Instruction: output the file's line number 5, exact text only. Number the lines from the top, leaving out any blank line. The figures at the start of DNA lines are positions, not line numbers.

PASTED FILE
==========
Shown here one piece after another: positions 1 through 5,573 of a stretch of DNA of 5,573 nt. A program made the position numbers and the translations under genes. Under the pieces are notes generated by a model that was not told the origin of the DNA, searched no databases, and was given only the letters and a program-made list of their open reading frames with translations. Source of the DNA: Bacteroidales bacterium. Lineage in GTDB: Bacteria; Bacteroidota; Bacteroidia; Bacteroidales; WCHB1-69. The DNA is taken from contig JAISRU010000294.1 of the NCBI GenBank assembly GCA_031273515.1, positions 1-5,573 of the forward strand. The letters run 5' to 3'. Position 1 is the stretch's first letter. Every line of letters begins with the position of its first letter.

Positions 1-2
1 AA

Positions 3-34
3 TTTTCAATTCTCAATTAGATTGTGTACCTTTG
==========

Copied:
3 TTTTCAATTCTCAATTAGATTGTGTACCTTTG